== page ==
Volume 12, Issue 4 (5-2014)                   IJRM 2014, 12(4): 263-0 | Back to browse issues page

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Omrani M D, Azizi F, Rajabibazl M, Safavi Naini N, Omrani S, Mona Abbasi A et al . Can we rely on the multiplex ligation-dependent probe amplification method (MLPA) for prenatal diagnosis?. IJRM. 2014; 12 (4) :263-0
URL: http://journals.ssu.ac.ir/ijrmnew/article-1-527-en.html
1- Department of Clinical Genetics, Faculty of Medicine, Shahid Beheshti University of Medical Sciences, Tehran, Iran
2- Department of Clinical Biochemistry, Faculty of Medicine, Shahid Beheshti University of Medical Sciences, Tehran, Iran
3- Faculty of Medicine, Shahid Beheshti University of Medical Sciences, Tehran, Iran
4- Edward Via College of Osteopathic Medicine, Virginia, USA
5- Feto-Maternal Unit, Mahdieh Hospital, Shahid Beheshti, University, Tehran, Iran , Soraya_saleh2000@yahoo.co.uk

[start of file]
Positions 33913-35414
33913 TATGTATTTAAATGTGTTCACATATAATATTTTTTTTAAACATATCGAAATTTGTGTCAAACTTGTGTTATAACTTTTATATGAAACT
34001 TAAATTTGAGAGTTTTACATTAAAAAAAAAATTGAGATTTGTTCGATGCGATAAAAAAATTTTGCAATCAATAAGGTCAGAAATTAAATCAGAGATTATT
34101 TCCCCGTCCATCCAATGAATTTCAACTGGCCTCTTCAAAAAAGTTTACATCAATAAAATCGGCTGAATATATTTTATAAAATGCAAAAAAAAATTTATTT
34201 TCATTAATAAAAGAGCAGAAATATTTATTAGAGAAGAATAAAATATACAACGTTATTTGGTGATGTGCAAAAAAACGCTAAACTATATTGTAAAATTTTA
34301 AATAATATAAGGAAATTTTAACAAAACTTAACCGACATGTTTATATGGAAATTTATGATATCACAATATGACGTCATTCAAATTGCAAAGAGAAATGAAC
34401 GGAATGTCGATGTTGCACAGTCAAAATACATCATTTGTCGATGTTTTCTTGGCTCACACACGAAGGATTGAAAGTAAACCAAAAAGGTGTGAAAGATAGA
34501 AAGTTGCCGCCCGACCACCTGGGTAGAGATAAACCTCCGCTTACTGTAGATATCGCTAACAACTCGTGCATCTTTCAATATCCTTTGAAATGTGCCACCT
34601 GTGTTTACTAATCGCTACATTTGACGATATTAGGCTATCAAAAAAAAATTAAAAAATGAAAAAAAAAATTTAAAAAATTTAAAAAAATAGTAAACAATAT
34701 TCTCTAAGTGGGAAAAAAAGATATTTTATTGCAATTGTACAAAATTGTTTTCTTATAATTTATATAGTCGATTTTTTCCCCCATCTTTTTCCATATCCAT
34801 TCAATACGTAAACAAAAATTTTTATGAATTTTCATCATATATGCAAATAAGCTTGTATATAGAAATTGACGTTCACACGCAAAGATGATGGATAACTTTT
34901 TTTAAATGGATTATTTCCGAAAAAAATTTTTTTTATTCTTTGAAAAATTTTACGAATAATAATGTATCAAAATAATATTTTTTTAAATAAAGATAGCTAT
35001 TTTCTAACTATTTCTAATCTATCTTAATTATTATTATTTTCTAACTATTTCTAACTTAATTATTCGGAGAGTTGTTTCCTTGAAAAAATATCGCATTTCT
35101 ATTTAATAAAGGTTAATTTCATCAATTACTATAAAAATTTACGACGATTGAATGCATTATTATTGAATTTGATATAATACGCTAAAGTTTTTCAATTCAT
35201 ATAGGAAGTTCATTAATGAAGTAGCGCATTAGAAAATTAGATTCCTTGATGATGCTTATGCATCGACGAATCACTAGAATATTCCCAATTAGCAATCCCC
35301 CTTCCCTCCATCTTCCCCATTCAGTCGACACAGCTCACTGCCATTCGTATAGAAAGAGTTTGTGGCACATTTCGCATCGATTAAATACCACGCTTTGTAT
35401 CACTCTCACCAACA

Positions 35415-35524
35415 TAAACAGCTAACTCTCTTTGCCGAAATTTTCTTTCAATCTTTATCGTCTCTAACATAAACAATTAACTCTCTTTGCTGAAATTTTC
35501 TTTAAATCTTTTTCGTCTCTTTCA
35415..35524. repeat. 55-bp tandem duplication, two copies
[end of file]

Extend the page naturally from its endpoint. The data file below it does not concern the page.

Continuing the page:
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Chromosomal abnormalities are often the origin of miscarriage and birth defects. The most common are autosomal aneuploidy (75%), polyploidy (13%), sex chromosome abnormalities (8%) and structural imbalance (4%) (1, 2). Trisomy of chromosome 21, 13, or 18, in addition to sex chromosome aneuploidy, account for 60-80% of aberrant fetal karyotypes identified in cultured amniotic fluid cells (3). Prenatal diagnosis is commonly suggested to all pregnant women who have an increased risk of carrying a child with a chromosomal abnormality. In these cases, the diagnostic process requires amniocentesis, which is highly invasive and often risky (4). Although traditional karyotyping is a powerful method that reveals a range of numerical and structural chromosomal abnormalities with high precision (99.4-99.9%), it requires fetal cell cultures, making this method time-consuming, labor-intensive, and expensive (5-7). The detection efficiency and precision of karyotyping may also be considered a disadvantage since it detects chromosomal abnormalities that may only hold ambiguous or mild clinical relevance. The latter can result in patient anxiety and emotional dilemmas regarding the continuation of pregnancy, even though the results are unclear or the suggested phenotype may prove to be comparatively mild (8, 9).